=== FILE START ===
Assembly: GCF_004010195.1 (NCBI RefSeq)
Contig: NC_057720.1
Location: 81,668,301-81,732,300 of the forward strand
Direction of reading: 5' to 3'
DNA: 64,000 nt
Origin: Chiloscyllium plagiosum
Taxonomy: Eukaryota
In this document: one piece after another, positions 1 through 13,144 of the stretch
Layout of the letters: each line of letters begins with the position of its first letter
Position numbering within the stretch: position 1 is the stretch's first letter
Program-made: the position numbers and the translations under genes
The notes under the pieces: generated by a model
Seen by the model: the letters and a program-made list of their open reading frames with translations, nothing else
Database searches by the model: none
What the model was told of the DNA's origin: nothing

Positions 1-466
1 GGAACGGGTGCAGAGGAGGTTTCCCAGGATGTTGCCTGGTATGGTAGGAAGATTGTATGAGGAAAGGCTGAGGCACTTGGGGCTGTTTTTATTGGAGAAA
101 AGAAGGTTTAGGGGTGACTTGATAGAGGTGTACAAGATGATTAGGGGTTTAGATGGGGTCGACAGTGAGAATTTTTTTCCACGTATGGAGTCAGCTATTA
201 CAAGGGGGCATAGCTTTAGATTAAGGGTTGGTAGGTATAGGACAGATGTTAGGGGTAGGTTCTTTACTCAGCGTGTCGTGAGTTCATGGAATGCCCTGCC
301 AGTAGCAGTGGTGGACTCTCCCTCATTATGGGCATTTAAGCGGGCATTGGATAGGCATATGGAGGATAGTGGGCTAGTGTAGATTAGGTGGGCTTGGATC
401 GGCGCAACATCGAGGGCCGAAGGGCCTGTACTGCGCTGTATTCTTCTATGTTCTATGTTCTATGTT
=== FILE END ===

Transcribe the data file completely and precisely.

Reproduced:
Assembly: GCF_004010195.1 (NCBI RefSeq)
Contig: NC_057720.1
Location: 81,668,301-81,732,300 of the forward strand
Direction of reading: 5' to 3'
DNA: 64,000 nt
Origin: Chiloscyllium plagiosum
Taxonomy: Eukaryota
In this document: one piece after another, positions 1 through 13,144 of the stretch
Layout of the letters: each line of letters begins with the position of its first letter
Position numbering within the stretch: position 1 is the stretch's first letter
Program-made: the position numbers and the translations under genes
The notes under the pieces: generated by a model
Seen by the model: the letters and a program-made list of their open reading frames with translations, nothing else
Database searches by the model: none
What the model was told of the DNA's origin: nothing

Positions 1-466
1 GGAACGGGTGCAGAGGAGGTTTCCCAGGATGTTGCCTGGTATGGTAGGAAGATTGTATGAGGAAAGGCTGAGGCACTTGGGGCTGTTTTTATTGGAGAAA
101 AGAAGGTTTAGGGGTGACTTGATAGAGGTGTACAAGATGATTAGGGGTTTAGATGGGGTCGACAGTGAGAATTTTTTTCCACGTATGGAGTCAGCTATTA
201 CAAGGGGGCATAGCTTTAGATTAAGGGTTGGTAGGTATAGGACAGATGTTAGGGGTAGGTTCTTTACTCAGCGTGTCGTGAGTTCATGGAATGCCCTGCC
301 AGTAGCAGTGGTGGACTCTCCCTCATTATGGGCATTTAAGCGGGCATTGGATAGGCATATGGAGGATAGTGGGCTAGTGTAGATTAGGTGGGCTTGGATC
401 GGCGCAACATCGAGGGCCGAAGGGCCTGTACTGCGCTGTATTCTTCTATGTTCTATGTTCTATGTT